|Squatting two veteran heels was when Chan knew he had arrived.|
Written by Lau Ting-chi, Tang Ging-sang, and Tung Lo
Produced by Raymond Chow
Directed by Jackie Chan
At age 26 this might be Jackie Chan at his truly most vulnerable. Chan had been trying to prove himself for the last decade which culminated in a few head-turning performances even successive box office hits but nothing he could really call his own; truly from the brain of Jackie Chan.
Even his preceding effort "The Fearless Hyena" (1979), Chan's first official directorial credit, was overseen by veteran actor Kenneth Tsang Kong at the instance of studio head Lo Wei, who still had no faith in Chan as an entertainer because his incompetent handling of the up-and-coming star was greeted largely by deafening silence in the papers and at the box office.
Absconding to the venerable Golden Harvest Studios in 1980, following yet another one of Lo's meltdowns on the set of the would-be sequel to "Fearless Hyena," Chan was free (and free to finally craft a film and mold himself in his own image).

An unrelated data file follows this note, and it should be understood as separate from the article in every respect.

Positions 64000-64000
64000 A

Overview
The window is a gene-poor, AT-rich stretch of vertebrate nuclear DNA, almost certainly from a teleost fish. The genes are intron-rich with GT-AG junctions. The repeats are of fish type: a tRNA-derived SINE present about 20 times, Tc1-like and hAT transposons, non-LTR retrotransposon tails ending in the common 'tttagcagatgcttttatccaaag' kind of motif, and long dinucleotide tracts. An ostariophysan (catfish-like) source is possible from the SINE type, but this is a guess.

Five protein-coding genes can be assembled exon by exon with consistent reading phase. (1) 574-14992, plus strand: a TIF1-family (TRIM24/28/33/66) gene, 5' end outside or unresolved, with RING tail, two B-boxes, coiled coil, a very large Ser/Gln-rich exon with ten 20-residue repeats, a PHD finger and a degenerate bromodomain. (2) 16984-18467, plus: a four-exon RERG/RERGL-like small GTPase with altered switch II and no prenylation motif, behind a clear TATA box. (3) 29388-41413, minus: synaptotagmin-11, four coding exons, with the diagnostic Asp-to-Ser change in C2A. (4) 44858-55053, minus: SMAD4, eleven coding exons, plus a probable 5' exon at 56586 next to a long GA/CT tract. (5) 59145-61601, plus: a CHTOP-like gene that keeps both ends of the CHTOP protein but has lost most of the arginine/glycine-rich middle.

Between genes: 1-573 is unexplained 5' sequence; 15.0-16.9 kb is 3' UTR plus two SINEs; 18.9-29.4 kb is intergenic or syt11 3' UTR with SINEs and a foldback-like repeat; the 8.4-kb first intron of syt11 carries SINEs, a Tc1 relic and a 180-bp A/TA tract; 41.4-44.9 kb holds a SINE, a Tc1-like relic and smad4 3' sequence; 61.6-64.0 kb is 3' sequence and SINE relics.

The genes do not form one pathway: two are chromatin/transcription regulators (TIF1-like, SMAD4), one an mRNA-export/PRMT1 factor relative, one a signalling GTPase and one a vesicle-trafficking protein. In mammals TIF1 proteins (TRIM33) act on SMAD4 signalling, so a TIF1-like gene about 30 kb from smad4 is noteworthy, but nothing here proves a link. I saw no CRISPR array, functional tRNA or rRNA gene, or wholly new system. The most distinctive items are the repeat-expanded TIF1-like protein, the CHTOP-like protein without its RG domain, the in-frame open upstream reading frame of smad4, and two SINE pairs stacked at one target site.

The net result is only a slightly more mature offering than its predecessor; Chan is still a tad on the rare side as an orchestrator, but the martial arts sequences are a clinic of inspiration, innovation, and talent -- surpassing even the best moments in the few films that got critics to react positively to him and audiences who were rapidly coming to know and love him.
And the rest is largely history.
With Jackie Chan, Wai Pak, Yuen Biao, Sek Kin, Lily Li Li Li, Whang In-shik, Lee Hoi-sang, Fung Hak-on, Fung Fung, Fan Mei-sheng, and Tien Feng